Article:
Lenovo Yoga Tablet 2
HTC One M8 Eye
Zotac ZBOX OI520 Plus
AMD Kabini 5350 APU
Chris Solarski on the art of game design
DSKIC students bag BAFTA nomination
Video games in India: The journey so far
Analysis: Sony Xperia Z3 battery life and comparison
HTC One M8 Eye vs Sony Xperia Z3 vs iPhone 6: Camera comparison
How tech is taking football to the next level
Classic FPS games are a dying breed
Slowly gathering steam...
The obsession within
Carmick Shift: Can John Carmack and Oculus Rift change the world?
Harley-Davidson launches three new bikes, most expensive priced at Rs. 49 lakhs
Lava launches Iris Fuel 50 smartphone for Rs. 7,799
ISRO's Mars 2 mission to launch in 2018
Google Hangouts now lets you make 1 min free international calls
LG challenges Sharp Aquos Crystal with Full-HD bezel-less smartphone
Celkon Colt A401
iBall Slide 3G 6095-Q700
Lava QPAD R704
Case Study: Developing an augmented reality app for Intel based devices
Use Spotify, Netflix in India on your PC, Android smartphone
Overview: Implementing fast real-time GPU-based image blur algorithms
How to use Intel Perceptual Computing SDK for human-robot interface
How to use touch gestures to Influence Physics Parameters using TouchScript
Digit News Update [28 OCT 2014]
Digit News Update [27 Oct 2014]
Digit News Update [21 Oct 2014]
Digit News Update [20 OCT 2014]
Pentax K-500 Camera Review
Top 5 CyanogenMod features on the OnePlus One
The 10 most memorable villains in gaming
Samsung Galaxy A5 and A3: Samsung's take on the metal body
The 10 scariest horror games on Android
Hands On: Apple iPhone 6
Intel Developer Zone
Intel Windows Developer Zone
Dsk International Campus Zone
Update: It now appears that Google Dashboard overestimated the level of blockage. People in China suffered from some minor blockages last night, but are able to access Google's service perfectly now. Here's Google's statement on the issue, as emailed to TechCrunch: Because of the way we measure accessibility in China, it’s possible that our machines could overestimate the level of blockage. That seems to be what happened last night when there was a relatively small blockage. It appears now that users in China are accessing our properties normally.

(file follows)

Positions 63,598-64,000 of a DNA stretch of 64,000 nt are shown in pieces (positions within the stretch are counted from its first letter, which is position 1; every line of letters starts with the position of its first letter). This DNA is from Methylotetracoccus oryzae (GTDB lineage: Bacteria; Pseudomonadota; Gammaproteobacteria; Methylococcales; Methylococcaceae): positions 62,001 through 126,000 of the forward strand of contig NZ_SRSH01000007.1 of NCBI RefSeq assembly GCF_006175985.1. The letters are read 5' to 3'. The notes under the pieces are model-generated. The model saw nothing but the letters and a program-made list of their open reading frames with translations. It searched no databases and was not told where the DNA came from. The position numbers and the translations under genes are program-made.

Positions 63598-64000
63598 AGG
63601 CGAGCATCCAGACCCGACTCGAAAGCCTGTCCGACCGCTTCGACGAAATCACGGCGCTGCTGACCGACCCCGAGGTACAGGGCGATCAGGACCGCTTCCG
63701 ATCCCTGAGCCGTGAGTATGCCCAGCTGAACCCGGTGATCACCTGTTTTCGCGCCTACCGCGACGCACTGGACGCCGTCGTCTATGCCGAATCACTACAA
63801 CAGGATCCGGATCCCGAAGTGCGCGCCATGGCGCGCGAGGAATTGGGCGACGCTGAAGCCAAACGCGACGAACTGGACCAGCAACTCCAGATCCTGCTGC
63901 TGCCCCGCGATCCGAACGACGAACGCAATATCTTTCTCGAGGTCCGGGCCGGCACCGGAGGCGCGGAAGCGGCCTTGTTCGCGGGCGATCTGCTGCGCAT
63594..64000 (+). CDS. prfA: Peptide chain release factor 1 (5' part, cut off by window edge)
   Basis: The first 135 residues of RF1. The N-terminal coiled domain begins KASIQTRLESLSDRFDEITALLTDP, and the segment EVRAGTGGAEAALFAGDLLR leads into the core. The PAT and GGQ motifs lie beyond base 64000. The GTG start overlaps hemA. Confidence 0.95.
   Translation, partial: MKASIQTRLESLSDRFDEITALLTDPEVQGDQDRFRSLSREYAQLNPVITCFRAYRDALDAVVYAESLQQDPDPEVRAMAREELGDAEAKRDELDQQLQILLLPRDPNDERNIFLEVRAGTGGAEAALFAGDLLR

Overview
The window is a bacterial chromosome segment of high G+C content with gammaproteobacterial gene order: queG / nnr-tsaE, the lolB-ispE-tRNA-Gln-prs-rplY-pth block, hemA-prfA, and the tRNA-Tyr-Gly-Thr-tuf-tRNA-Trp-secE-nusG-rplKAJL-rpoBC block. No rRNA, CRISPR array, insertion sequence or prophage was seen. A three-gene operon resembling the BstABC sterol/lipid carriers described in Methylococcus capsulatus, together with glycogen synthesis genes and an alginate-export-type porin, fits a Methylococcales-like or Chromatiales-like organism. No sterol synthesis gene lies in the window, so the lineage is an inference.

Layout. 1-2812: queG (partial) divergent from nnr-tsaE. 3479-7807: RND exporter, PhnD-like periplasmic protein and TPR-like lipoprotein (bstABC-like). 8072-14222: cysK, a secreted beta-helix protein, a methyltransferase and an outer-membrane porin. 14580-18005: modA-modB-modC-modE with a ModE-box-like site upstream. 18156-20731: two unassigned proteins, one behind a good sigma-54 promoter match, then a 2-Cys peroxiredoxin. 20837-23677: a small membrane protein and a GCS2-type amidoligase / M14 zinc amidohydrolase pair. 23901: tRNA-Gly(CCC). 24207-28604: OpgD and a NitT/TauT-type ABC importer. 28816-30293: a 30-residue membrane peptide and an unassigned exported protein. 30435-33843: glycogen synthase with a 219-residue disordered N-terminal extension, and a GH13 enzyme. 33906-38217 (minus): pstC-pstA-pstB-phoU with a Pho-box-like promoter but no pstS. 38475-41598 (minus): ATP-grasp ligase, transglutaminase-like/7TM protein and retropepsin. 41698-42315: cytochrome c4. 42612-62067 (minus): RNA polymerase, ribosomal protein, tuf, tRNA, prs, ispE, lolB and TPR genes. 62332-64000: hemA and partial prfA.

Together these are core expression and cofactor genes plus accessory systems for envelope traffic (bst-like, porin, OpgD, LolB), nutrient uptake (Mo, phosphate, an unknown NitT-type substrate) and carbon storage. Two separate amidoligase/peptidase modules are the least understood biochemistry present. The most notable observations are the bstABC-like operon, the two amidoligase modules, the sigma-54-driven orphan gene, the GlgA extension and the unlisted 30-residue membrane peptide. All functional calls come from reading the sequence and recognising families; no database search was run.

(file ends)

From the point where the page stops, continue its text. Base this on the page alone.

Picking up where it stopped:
Please also note that the dashboard is not a real time tool.
And so the saga continues. With twists and turns aplenty, welcome to the latest episode of Google vs. China.
As this episode is being written, almost all services of Google in mainland China have been blocked. While services like YouTube, Picasa and Blogger have been blocked for a while now, today the Search, Ads and Mobile sites have been ‘completely banned’, which stands for a 67-100% block, according to Google’s Mainland China service availability page. Although a small percentage, was able to access the services. Moreover, 'News' and 'Images' have also been partially blocked (19-66% blocked). That leaves only one Google service that is fully unblocked - Gmail.
The ‘twist’ is that in the ‘previous episode’, on 20th July, 2010, China had expressed its ‘satisfaction’, because Google had bent its '.cn 'domain to fit Chinese censor laws, while a link was provided to the '.hk' Hong Kong server on the page. This was after China renewed Google’s ICP(Internet content provider) license earlier this month,
Something seemed to have provoked the Dragon again to perch its head on the Great Firewall and blow a rivulet of fire that has already lead to a 1.4% decrease in Google’s share price. Rival search engine, Baidu has seen its share rise by 3.5%. Someone’s loss has to be someone else’s gain! And Google, who quit China back in January, might finally put the lid over a country that is a booming market but, ideologically, completely out of phase with Google.